Well, folks, we’ve got a weird one.
This scripture from the Book of Acts is one of the more bizarre episodes in the Bible, and we’ve got a lot to choose from.
Peter has this vision of a sheet full of live animals being lowered down from heaven before him, with “four-footed animals, beasts of prey, reptiles, and birds of the air,” and he is commanded to kill and eat them.
Reptiles? Really? An angel commands him to kill and eat snakes and lizards?
Sounds more like a bad acid trip than a manifestation of God.
But I was thinking also it may be the first occurrence of a venerable church tradition: the church picnic.
Both my parents were raised Southern Baptist.
My mother was raised in a university Southern Baptist church, right off the campus of Baylor in Waco. They were very sober, respectable, pillar of the community types, and based on her descriptions of the services, were the closest thing to high church Baptists I can picture.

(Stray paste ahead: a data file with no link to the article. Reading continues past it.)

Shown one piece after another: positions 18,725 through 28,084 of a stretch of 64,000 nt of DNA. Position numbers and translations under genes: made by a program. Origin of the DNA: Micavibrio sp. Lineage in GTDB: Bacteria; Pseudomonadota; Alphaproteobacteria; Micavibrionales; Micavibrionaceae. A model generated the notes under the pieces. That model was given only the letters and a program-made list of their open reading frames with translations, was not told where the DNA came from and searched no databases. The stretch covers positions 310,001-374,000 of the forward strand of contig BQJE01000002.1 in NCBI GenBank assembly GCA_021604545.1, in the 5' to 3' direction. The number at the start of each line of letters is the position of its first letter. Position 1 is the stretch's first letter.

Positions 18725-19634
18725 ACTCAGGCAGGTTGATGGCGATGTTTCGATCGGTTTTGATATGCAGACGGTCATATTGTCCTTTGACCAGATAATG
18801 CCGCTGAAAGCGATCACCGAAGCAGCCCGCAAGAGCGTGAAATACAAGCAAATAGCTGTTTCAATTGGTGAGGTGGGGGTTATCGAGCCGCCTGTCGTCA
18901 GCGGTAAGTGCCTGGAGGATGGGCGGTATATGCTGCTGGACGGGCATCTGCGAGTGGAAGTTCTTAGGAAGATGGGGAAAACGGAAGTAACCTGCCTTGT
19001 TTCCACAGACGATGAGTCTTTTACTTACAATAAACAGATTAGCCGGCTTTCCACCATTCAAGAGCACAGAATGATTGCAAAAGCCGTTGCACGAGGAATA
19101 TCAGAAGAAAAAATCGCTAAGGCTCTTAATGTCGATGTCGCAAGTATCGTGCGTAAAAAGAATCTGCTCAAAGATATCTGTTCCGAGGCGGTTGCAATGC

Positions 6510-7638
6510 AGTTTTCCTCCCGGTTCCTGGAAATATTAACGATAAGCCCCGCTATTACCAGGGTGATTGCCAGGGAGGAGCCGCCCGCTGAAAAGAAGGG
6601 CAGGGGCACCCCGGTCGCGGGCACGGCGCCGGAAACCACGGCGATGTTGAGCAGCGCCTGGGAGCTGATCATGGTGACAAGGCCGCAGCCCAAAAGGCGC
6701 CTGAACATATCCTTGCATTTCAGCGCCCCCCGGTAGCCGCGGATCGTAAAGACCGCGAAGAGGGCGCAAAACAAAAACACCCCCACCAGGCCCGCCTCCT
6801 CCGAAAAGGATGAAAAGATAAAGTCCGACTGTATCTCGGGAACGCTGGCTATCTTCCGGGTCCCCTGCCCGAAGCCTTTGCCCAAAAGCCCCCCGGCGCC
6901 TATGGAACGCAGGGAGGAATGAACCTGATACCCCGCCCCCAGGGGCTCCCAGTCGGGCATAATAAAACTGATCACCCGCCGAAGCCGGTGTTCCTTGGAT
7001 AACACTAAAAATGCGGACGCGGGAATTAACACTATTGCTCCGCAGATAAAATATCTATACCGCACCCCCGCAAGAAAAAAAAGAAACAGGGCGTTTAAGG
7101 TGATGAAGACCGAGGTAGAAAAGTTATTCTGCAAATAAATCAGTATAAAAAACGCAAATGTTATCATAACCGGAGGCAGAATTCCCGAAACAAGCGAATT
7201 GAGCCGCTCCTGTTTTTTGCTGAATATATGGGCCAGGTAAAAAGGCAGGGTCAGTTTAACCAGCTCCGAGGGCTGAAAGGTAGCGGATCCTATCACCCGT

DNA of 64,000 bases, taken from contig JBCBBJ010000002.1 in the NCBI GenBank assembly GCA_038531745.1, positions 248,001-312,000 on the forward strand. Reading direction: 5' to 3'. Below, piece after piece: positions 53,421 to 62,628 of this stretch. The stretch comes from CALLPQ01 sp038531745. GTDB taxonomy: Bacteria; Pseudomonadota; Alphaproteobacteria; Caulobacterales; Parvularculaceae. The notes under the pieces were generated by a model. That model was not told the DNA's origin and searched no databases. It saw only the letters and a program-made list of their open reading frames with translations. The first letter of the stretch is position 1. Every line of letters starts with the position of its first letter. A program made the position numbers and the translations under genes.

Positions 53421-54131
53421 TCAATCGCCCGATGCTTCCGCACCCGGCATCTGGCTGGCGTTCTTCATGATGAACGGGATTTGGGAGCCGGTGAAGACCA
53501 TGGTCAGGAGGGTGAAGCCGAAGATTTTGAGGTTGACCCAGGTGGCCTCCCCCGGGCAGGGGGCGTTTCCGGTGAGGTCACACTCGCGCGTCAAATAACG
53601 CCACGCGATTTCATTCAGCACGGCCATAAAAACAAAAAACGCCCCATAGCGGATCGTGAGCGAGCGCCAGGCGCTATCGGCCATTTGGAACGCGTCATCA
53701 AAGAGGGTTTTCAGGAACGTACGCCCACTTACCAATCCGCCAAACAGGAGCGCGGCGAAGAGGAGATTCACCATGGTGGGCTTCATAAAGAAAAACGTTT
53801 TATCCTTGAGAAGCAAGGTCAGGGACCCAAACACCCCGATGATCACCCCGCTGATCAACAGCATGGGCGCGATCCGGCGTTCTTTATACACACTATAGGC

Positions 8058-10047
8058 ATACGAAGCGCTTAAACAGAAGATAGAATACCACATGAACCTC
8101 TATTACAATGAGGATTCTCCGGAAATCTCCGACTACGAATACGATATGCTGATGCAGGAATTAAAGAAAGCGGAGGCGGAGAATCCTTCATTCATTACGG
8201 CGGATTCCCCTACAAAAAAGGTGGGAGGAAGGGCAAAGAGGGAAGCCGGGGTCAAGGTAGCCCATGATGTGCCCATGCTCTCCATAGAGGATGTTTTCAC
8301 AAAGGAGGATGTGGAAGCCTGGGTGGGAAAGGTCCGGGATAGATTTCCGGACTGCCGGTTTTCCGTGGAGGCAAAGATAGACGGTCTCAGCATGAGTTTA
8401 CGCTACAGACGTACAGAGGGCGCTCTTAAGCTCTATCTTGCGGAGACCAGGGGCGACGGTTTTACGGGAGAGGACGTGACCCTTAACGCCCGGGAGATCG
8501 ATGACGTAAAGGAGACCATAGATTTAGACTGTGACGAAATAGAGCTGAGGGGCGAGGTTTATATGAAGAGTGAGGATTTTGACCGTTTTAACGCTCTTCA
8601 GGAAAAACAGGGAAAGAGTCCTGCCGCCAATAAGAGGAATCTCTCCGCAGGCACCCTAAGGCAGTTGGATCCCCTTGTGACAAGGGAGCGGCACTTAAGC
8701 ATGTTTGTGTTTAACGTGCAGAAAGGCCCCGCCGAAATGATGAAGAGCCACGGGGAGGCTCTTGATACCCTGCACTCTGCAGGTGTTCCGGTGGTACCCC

My father’s church, however…well, to begin with it was called Confederate Avenue Baptist Church, and if that doesn’t sum up the Old South I don’t know what does.
And Confederate Avenue was an old-fashioned, sawdust on the floor, traveling preacher, week-long revivals in the summer type of church.
The hellfire and damnation preaching was so intense, my father says, that he got saved two or three times just to be sure.
And at my father’s church, there was a regular phenomenon called “chicken on the grounds.” “Chicken on the grounds,” from what I can tell, was a combination outdoor coffee hour and church picnic that happened every Sunday.
This was also the type of church for which the noon meal was only halftime, there was church that night as well, with some kind of educational program for the kids called “Training Union” that still makes my parents shudder to remember it.
So at chicken on the grounds, my father says, everyone would sit down at the tables out in the yard. Continue reading